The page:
W. Somerset Maugham once said, “When wealth is lost, nothing is lost; when health is lost, something is lost; when character is lost, all is lost.” For a writer, few truths could be more profound.
Maugham was of course referring to a person’s reputation. Honor, virtue, credibility are vital qualities for a writer, because writers wield tremendous power.
I personally believe, and my many years of higher education support my belief, that language is humanity’s most significant development. It is that which allows us to be civilized, to live in peace with one another, to sustain a society with an economy and an infrastructure. And any blight on our language erodes that ability and endangers our continued existence.
This is not hyperbole for the sake of rhetoric. Clear, accurate communication matters.
So we all need to be cautious in the way that we use language, but especially when we write. Because here our words live on in their nobility or in their infamy. That means we should fact check our data, grammar check our syntax, and soul check our opinions.
Character refers to our credibility as a writer, a quality we should guard far more closely than the set of government- and corporate- issued numbers that society regards as our “identity.” For character is an identity that cannot be stolen, only given away. And once it is lost, it can never be recovered, no matter how much insurance we purchase.
But there’s another type of character that writers should keep careful track of, and that’s the main character of our document. Some refer to this as the main focus or topic, but Joseph Williams in Style: 10 Lessons in Clarity and Grace calls it character. And that helps me to see it as a single word, to give it a name if you will, and to put it in a prominent place within each sentence.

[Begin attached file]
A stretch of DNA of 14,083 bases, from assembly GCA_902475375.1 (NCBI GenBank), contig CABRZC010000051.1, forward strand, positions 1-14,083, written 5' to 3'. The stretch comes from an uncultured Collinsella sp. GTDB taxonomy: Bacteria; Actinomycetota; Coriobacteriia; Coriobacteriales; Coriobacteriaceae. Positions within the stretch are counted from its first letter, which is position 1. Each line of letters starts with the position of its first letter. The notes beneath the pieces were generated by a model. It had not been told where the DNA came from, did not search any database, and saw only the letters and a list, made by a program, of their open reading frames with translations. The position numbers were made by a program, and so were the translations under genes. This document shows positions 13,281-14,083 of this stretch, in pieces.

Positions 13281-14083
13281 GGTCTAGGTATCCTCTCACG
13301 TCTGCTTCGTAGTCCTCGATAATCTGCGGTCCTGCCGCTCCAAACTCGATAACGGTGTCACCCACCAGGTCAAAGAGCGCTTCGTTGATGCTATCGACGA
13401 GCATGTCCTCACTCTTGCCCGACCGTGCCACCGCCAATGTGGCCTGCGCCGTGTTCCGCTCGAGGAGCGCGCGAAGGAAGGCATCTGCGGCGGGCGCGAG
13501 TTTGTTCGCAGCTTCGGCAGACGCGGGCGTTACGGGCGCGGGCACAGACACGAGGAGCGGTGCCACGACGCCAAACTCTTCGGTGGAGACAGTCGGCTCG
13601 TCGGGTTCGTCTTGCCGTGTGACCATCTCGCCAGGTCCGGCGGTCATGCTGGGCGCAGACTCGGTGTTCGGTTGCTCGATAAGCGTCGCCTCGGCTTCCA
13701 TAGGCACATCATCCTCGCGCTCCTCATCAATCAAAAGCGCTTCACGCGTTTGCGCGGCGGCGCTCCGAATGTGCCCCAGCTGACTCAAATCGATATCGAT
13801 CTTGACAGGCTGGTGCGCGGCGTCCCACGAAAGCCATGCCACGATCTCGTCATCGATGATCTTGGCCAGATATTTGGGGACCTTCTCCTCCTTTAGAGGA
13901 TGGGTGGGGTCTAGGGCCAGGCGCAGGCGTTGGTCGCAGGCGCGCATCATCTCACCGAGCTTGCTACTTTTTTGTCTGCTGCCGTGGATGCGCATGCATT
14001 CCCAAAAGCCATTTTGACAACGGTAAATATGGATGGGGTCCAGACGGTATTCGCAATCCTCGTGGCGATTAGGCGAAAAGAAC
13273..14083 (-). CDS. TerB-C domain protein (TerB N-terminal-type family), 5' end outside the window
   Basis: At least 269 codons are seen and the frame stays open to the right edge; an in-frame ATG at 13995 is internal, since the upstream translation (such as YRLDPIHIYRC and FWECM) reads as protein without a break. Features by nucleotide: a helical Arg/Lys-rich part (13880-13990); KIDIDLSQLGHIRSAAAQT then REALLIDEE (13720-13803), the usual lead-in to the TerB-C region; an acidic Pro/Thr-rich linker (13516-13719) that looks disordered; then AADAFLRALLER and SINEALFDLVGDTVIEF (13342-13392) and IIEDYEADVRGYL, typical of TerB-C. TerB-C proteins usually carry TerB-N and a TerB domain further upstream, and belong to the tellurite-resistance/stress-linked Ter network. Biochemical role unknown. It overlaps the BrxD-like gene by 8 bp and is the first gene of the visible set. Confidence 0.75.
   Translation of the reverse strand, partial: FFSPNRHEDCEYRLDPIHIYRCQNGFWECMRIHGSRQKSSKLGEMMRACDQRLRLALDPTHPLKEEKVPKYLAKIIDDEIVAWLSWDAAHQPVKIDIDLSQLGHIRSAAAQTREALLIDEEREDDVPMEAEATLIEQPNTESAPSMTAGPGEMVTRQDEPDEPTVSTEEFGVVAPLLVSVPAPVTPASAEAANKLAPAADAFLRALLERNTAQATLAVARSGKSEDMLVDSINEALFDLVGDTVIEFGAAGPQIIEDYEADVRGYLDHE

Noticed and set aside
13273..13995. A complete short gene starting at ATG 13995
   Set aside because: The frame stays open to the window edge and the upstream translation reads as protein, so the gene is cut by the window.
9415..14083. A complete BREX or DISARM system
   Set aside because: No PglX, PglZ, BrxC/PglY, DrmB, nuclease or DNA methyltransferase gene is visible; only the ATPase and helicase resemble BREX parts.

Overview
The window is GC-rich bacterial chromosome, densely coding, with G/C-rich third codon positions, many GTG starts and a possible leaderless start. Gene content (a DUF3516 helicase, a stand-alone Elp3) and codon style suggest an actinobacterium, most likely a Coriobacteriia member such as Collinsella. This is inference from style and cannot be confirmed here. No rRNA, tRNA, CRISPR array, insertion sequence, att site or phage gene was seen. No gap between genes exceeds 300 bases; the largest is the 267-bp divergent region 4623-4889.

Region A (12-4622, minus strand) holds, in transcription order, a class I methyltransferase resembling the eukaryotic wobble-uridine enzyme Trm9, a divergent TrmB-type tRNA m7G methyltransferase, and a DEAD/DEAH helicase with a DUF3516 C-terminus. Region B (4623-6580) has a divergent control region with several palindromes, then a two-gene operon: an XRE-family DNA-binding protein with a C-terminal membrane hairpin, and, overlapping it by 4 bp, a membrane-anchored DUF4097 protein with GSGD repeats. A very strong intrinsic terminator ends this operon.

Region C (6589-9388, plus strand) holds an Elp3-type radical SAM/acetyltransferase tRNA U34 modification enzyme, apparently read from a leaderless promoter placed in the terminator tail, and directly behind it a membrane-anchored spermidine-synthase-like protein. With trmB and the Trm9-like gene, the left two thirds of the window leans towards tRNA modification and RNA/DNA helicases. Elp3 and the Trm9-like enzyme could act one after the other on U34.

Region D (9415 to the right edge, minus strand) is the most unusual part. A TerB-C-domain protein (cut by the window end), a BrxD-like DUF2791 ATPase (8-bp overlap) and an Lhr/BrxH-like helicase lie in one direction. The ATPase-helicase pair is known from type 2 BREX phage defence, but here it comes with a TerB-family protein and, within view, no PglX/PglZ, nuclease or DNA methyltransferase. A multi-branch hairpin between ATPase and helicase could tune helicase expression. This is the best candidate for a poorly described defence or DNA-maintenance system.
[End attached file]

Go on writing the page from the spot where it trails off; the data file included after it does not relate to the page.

Reference to the main character gives our document consistency. It keeps our paragraphs focused. And it dictates the direction of each sentence, which keeps both us and our readers headed in the right direction.
Finally, by thinking about the topics in our document as a series of characters, we can both break through writer’s block and organize our ideas more clearly. You see, characters in a story tend to fall into certain fairly traditional groups. Typically these include heroes and villains, damsels in distress, and sidekicks. There are also wise old sages, witches, magicians, trolls, and—you get the picture.
By grouping your ideas into these archetypal sets, you can see things from a new perspective, glimpse new relationships between concepts, and gain new momentum. You can also use traditional storytelling motifs to set up a clear organizational pattern that’s easy for you to write and your reader to follow.
So maybe that’s not what Maugham had in mind when he gave us his sage advice. But that’s precisely the beauty of language—the many different ways we can interpret it. And that’s all the more reason we should write wisely and with an honorable character (and perhaps with a few villains as well!).